• Participants agreed that the business of the CIO should have nothing to do with technical problems or daily business – the CIO should just deal with strategy. Although this view does not appear to reflect the real situation in the majority of organisations.
  • However, a minority of participants noted that, in their organizations/administrations, ICT governance is now fully integrated with overall business strategy.
  • The ECB representative noted that it benefits from being a new organization and believes that it has a good governance structure in place. The role of their CIO is not seen as head of ICT only.  The ECB IT strategy is well aligned with its business and the CIO is involved in determining the ECB strategy.   
  • One participant stated that “things are on the move” but was not optimistic about high-level involvement in ICT government.   Short-term, politically-influenced views often impedes strategy formulation and execution, cited as an example -- funds for an e-government project have just been cut.

How does the CIO get the attention of senior managers?

  • A quick survey of participants revealed that six participants think they have a good ICT governance model, 2 participants are “getting there”, 4 participants thought their governance model could be compared to the battleground situation presented in Ed Gelbstein’s presentation.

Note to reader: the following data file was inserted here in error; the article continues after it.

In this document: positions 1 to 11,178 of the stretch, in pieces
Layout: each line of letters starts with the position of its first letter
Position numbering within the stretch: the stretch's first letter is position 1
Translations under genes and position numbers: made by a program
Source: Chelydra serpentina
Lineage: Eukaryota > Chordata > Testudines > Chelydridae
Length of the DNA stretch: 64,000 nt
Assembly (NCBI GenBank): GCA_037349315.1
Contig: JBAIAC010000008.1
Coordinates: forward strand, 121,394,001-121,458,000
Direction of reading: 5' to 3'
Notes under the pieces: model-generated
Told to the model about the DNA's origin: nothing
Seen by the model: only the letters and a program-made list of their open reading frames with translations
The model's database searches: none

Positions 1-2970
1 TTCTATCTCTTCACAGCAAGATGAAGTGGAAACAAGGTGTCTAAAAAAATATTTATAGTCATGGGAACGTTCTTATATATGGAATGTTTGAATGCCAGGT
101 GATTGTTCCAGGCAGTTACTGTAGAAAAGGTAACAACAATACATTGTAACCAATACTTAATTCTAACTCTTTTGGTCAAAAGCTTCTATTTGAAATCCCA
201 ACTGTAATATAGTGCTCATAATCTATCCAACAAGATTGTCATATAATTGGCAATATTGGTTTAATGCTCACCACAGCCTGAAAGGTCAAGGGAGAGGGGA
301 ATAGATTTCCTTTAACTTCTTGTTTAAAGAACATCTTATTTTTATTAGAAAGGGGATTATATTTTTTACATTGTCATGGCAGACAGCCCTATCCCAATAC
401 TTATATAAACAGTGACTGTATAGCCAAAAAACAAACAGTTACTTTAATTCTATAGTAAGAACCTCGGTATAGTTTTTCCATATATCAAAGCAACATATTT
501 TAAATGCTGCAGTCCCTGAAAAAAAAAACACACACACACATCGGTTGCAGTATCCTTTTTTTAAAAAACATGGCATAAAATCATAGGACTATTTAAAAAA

• Some organizations said that they had hired consultants to propose a governance structure, and had “renewed” their Administration. In some countries, age/generation of administrations seemed to make a difference, with younger Ministers being more aware and in favour of putting IT on the agenda.  
  • CIOs need to be politicians, educators to educate senior managements and build relationships – start anywhere and convince others. Participants also agreed that IT must align with other divisions/departments to reduce duplication and avoid unnecessary competition.